Archive for the ‘Charlie and the Chocolate Factory’ Category

235 – Charlie and the Chocolate Factory

January 6, 2006

Amazing sets and catchy tunes aside, this remake of the 1971 original suffers a bit from an intentionally effected performance by Johnny Depp as Willy Wonka but is buoyed tremendously by Freddie Highmore, playing Charlie Bucket. Whimsical and highly imaginative, Tim Burton’s latest melange of creativity is wholesome without being entirely pure, although the edge of the original film (and Roald Dahl’s story) is somewhat blunted.

Wonka’s world-famous candy factory has been closed to the public – anyone, really – for decades, although candy still emerges each morning, neatly packed and ready to ship. Then one day, Wonka himself announces he has placed Golden Tickets in five Wonka Bars distributed throughout the globe. The children who find the five tickets are thereupon invited to a Grand Tour of the mysterious factory, and one of the kids will get a Veddy Special Prize at the end.

The kids are the same as in the first film: snotty spoiled brat Veruca Salt, overachiever Violet Beauregarde, glutton Augustus Gloop, hostile Mike Teavee, and waiflike Charlie Bucket. Throughout the tour, each exposes his or her own self as a greedy, conniving fiend – except, of course, for poor (literally) Charlie, who’s accompanied by his superold grandpa (David Kelly, who’s fantastic).

The sets are stunning, from the chocolate river to the squirrels’ QC lab, and this allows one to forget how annoying Depp’s Wonka is. He’s intentionally unique, which is sort of a euphemism for “we want him to be as strange as possible, the better to distance him from the people from the outside world.” Some have said that Depp was consciously aping Michael Jackson in his mannerisms, but I don’t really see it. Heck, his Wonka doesn’t even like kids, and he detests any kind of familial arrangement. I admire Depp for trying to make the role his own (and thus differentiating his work from that of Gene Wilder), but his Wonka was a little too loopy for me – it was tough to get a handle on him. And when you did think you knew what he was about, he’d say something that disproved that; sometimes that seemed to be a heavyhanded approach, a way to cynically manipulate the audience. If it was supposed to keep us on our toes, it failed, because I got tired of the character’s contrarian attitude.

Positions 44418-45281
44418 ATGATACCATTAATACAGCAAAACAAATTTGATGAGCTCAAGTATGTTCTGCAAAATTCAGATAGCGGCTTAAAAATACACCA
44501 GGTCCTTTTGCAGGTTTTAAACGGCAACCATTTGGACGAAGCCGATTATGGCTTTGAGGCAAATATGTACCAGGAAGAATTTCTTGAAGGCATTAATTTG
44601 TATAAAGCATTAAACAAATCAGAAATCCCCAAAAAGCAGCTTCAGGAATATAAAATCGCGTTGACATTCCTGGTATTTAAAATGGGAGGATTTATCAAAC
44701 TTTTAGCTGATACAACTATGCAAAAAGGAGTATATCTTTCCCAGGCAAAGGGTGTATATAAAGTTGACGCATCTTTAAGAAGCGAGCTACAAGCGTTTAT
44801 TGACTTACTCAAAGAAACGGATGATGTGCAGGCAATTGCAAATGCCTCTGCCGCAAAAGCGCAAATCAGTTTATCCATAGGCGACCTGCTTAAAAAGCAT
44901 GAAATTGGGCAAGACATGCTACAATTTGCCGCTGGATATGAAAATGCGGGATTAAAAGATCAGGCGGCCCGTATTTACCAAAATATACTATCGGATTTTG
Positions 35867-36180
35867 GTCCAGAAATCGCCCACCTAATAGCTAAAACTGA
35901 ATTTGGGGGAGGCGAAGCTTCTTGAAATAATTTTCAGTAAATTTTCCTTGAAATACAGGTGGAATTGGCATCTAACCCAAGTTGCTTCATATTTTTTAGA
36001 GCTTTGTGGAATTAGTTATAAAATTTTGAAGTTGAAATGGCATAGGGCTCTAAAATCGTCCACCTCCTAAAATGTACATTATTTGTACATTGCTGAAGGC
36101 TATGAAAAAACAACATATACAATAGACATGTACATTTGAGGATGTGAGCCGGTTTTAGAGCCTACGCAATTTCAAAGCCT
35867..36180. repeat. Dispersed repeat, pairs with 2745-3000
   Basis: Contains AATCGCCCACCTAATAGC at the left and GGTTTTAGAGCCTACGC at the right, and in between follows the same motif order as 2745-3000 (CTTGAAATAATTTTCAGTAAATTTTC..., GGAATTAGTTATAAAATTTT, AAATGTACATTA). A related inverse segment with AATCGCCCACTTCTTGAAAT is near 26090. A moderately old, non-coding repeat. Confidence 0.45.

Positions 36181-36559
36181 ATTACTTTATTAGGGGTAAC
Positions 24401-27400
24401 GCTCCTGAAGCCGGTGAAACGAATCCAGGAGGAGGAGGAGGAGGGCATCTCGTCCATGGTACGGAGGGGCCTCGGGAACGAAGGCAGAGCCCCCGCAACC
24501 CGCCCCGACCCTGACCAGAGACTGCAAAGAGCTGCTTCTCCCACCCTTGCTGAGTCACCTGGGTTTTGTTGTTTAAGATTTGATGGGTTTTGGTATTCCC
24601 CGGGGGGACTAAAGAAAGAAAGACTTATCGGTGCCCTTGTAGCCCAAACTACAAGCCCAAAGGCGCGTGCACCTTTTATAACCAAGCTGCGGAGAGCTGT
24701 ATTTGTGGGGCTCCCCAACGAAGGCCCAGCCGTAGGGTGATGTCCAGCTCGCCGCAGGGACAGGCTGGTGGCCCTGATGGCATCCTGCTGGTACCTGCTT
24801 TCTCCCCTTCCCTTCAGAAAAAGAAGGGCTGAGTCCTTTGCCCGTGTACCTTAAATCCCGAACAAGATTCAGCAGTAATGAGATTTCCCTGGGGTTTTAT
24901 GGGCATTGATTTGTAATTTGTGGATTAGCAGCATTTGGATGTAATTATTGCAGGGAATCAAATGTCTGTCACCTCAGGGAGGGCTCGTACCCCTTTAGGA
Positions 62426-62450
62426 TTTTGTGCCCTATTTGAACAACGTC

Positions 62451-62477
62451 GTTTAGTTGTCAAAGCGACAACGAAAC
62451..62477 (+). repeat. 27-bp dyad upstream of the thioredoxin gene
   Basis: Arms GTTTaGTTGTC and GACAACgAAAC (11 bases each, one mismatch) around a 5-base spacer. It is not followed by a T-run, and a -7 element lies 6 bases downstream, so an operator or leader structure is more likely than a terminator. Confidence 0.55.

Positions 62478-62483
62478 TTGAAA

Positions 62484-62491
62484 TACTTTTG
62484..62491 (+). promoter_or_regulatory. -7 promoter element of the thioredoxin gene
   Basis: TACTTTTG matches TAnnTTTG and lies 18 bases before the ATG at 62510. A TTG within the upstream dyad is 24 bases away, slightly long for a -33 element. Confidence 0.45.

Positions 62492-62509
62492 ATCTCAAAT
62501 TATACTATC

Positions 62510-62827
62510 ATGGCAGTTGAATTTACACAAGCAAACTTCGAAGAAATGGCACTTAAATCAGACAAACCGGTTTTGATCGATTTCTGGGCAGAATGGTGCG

A real treat, added just for the movie, is Wonka’s father, played by the estimable Christopher Lee. The senior Wonka is a dentist (of course he is) who has not seen his only son since the latter left home to become a chocolatier. Which brings up an interesting question. How come Dr. Wonka looks older when he reunites with Willy than when they’re together in flashbacks… but Willy doesn’t? In fact, Willy Wonka looks pretty young – Lee looks more like his grandfather. Depp still has quite the boyish look about him; he appears to be in his late twenties, possible midthirties.

I also enjoyed the Oompa Loompas, played by exactly one guy – Deep Roy. Roy repeated the movements of the Oompa Loompahs hundreds of times, and then he was digitally repeated over and over again, creating the illusion that he was many instead of one. A fine, fun job.

Highmore is a truly great find; he played Peter in Finding Neverland, also starring Depp. Depp recommended Highmore to Tim Burton for the role of the angelic Charlie, and it turned out to be a most excellent recommendation. Charlie is alternately sage and blissfully naive, wise beyond his few years but still innocent at heart.

Charlie and the Chocolate Factory isn’t as meanspirited as its predecessor, but it does have better scenery and fine performances – even the kids, so horribly bratty in the original, are merely rotten in this one. Burton proves again he has the visual part of directing down pat, although sometimes the heart eludes him.

Charlie and the Chocolate Factory: **1/2